Director John Michael McDonagh clearly attempts to draw parallels to biblical events and religious themes with “Calvary.” But for those less aware of the specifics surrounding Jesus Christ’s death, or even where the name of the film is derived, the message is shrouded in ambiguity. The “whodunit” mystery lurking in the background, coupled with a host of diversely unsavory characters, will undoubtedly reel the audience in, while sharp dialogue and engaging ethical examinations offer plenty extra to admire. Gallows humor abounds, but so does a severe atmosphere, infused with contemplative attitudes on life, death, faith, and other comparably sobering subjects. Bits of hope and whimsy do try to sneak their way in, but are quickly quashed by somber theology that overshadows the comedy. “Calvary” is meticulously crafted, intelligently scripted, and Brendan Gleeson again gives an imitable performance – but the film’s vision, especially with its conclusion, lacks the clarity and assertive voice necessary to complement such a capable framework.
In a not-so-sleepy rural Irish village, Catholic priest Father James Lavelle (Brendan Gleeson) receives alarming news during a confession. A troubled soul informs the clergyman that a priest sexually abused him as a child and, as his assailant has since passed away, he intends to murder Father Lavelle in seven days as revenge against the church. Though initially aghast at the threat, the pastor continues to carry out his duties to the community. Attending to a bellicose butcher (Chris O’Dowd), an adulterous coquette (Orla O’Rourke), a disenchanted millionaire (Dylan Moran), an aging writer (M. Emmet Walsh), an atheistic doctor (Aidan Gillen), and his own fragile daughter Fiona (Kelly Reilly), Father Lavelle must contend with the varied evils surrounding him while coming to terms with his own beliefs and increasingly relevant mortality.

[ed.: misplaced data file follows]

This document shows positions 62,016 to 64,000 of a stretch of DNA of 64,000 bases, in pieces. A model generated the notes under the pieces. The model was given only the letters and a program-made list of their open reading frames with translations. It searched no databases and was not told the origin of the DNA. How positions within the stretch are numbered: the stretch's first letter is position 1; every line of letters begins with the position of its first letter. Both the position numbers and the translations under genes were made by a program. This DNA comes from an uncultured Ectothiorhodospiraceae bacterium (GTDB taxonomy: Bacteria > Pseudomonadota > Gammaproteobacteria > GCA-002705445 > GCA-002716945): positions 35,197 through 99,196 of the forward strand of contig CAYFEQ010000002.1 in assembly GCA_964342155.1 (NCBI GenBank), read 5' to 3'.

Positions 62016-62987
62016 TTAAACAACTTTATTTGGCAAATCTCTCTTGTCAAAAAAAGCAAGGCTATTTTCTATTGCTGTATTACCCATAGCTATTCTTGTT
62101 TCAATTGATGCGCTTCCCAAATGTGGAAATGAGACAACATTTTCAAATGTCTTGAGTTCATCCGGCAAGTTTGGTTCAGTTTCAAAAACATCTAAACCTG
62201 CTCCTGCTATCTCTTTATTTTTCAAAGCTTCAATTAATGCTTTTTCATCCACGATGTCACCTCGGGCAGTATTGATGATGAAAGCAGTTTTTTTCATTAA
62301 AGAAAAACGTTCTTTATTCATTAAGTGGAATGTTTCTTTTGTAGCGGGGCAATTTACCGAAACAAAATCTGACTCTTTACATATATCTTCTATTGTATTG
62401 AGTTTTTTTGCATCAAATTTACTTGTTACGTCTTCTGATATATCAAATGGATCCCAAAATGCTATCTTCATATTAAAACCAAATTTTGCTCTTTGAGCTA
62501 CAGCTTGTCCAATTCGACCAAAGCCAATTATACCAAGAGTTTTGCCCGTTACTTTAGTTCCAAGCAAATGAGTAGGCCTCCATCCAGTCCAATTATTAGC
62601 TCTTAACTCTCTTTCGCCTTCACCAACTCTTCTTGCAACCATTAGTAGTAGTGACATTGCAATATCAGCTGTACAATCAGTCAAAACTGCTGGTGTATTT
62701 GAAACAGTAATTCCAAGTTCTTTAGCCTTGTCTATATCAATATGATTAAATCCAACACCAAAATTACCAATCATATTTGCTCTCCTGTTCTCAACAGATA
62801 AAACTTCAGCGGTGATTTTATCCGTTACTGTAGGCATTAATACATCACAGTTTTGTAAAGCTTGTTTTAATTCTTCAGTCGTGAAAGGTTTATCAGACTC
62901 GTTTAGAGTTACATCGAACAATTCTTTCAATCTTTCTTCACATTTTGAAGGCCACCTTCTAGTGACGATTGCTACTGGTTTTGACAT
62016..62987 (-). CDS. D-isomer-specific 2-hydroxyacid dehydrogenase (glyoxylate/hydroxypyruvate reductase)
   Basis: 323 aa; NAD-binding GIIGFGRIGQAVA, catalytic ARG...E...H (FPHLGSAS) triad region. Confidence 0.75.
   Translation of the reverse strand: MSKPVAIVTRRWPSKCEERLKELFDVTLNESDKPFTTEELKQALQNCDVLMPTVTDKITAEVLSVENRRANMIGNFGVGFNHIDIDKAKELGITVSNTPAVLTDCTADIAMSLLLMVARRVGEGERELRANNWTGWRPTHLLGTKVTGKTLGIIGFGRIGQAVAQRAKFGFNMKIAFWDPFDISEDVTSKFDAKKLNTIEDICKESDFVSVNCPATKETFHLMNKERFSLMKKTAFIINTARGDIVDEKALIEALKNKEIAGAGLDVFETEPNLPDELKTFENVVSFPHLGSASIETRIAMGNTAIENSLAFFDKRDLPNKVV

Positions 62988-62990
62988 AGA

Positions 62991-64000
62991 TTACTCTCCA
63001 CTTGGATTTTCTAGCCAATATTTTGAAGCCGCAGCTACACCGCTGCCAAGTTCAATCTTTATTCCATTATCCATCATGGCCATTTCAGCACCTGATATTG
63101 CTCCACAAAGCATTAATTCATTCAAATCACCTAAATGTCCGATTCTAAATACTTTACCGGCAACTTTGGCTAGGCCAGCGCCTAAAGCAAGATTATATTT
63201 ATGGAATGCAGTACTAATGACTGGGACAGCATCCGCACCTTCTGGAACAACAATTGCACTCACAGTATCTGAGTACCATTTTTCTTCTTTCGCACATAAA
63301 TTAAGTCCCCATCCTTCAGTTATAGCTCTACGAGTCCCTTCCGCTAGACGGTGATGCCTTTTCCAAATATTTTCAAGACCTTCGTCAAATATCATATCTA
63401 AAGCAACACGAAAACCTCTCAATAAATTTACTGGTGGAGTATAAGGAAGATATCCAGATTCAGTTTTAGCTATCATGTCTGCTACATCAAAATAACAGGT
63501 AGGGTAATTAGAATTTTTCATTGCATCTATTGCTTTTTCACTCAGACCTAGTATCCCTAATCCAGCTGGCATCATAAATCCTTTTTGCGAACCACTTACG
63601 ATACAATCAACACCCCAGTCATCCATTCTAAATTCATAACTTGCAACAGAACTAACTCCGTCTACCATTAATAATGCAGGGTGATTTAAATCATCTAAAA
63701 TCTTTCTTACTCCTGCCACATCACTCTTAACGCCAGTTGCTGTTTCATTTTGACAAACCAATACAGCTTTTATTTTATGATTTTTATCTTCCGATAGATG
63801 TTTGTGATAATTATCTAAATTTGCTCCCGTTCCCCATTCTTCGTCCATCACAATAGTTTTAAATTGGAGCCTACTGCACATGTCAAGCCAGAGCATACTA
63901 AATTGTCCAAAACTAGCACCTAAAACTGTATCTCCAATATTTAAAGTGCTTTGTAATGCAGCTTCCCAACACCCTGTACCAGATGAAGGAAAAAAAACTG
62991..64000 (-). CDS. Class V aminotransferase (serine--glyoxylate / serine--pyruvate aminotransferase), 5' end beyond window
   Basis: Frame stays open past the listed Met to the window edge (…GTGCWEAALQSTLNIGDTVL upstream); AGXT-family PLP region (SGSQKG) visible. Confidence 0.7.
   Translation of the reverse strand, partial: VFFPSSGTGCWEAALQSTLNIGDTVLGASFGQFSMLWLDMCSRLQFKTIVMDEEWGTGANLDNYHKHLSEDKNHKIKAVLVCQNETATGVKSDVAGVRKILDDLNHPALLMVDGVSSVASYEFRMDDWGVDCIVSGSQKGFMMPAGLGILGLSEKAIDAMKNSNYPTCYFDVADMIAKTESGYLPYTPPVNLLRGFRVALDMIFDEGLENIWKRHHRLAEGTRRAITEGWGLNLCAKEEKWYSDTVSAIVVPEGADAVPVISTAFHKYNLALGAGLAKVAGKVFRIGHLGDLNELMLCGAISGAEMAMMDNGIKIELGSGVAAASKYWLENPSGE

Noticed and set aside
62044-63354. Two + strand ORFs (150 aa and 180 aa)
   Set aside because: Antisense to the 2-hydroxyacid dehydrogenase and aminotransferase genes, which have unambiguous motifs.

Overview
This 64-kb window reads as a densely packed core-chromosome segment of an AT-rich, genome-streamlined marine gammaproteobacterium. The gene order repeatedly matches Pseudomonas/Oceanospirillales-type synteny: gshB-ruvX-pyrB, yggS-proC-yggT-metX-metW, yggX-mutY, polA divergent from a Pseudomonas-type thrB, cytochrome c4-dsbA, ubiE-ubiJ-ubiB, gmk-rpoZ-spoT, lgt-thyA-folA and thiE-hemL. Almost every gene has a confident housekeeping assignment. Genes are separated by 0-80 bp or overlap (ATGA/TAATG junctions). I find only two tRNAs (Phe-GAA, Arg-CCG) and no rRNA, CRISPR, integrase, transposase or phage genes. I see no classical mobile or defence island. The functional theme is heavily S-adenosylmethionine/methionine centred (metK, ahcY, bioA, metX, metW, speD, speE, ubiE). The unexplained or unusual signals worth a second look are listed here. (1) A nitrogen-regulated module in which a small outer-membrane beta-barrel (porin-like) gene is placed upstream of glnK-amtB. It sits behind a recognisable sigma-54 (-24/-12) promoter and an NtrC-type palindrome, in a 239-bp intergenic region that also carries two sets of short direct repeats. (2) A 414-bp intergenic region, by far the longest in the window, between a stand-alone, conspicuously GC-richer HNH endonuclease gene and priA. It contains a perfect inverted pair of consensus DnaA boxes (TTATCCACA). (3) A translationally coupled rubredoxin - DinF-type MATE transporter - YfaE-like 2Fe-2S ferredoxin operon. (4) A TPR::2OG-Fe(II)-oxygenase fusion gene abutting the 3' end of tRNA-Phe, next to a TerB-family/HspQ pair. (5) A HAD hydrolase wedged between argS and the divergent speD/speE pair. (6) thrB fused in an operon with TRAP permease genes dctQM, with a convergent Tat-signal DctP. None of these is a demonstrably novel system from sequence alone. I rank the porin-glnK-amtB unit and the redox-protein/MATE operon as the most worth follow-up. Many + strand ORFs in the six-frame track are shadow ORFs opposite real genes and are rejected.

“I’m going to kill you because you’ve done nothing wrong.” The quirky, subtle wit of McDonagh’s “The Guard” is nearly absent from this new picture, though precise humor makes its way into numerous scenes. The tone is specific and purposeful but predominantly dreary. A stark distressfulness pokes through even the most outrageous bits of sardonic verbal maneuverings (the best of which is supplied by comedian Moran), markedly via Gleeson’s authenticity as a priest who analyzes sarcasm and sincerity equally with reservation and rumination. There are funny moments that are ultimately forgotten to the melancholy, downcast asides of looming death and individual impermanence. It’s all very existential as it draws parallels to significant religious junctures, such as Jesus’ sacrifice, the crucifixion at Calvary, and the Catholic Church’s acknowledgement of sins committed by leaders. As it turns out, the brooding mystery and surprise revelation aren’t nearly as effective as the simpler, poignant father/daughter bonding between James and Fiona.
The acting is vastly superior to the plot, which meanders around a gathering of usual suspects in a small town of distinctly flawed individuals condemning and avenging tragedies inflicted upon them by the church. No one is particularly likeable, though the point might be to place the audience in a position of judgment over these disparate souls to amplify James’ valuing of virtues (chiefly, forgiveness). It’s strikingly philosophical (with a sense of ongoing mind games) as the priest makes his rounds advising wayward youths, remorseless criminals, indifferent acquaintances, and ineffectual coworkers. His faith is tested as many townspeople not only dislike him (he represents an organization with obvious enemies) but also openly have little use for his services. The careful pacing and musing conversations lead to an ambiguous conclusion where purpose is particularly elusive and satisfaction is fleeting.
- The Massie Twins (GoneWithTheTwins.com)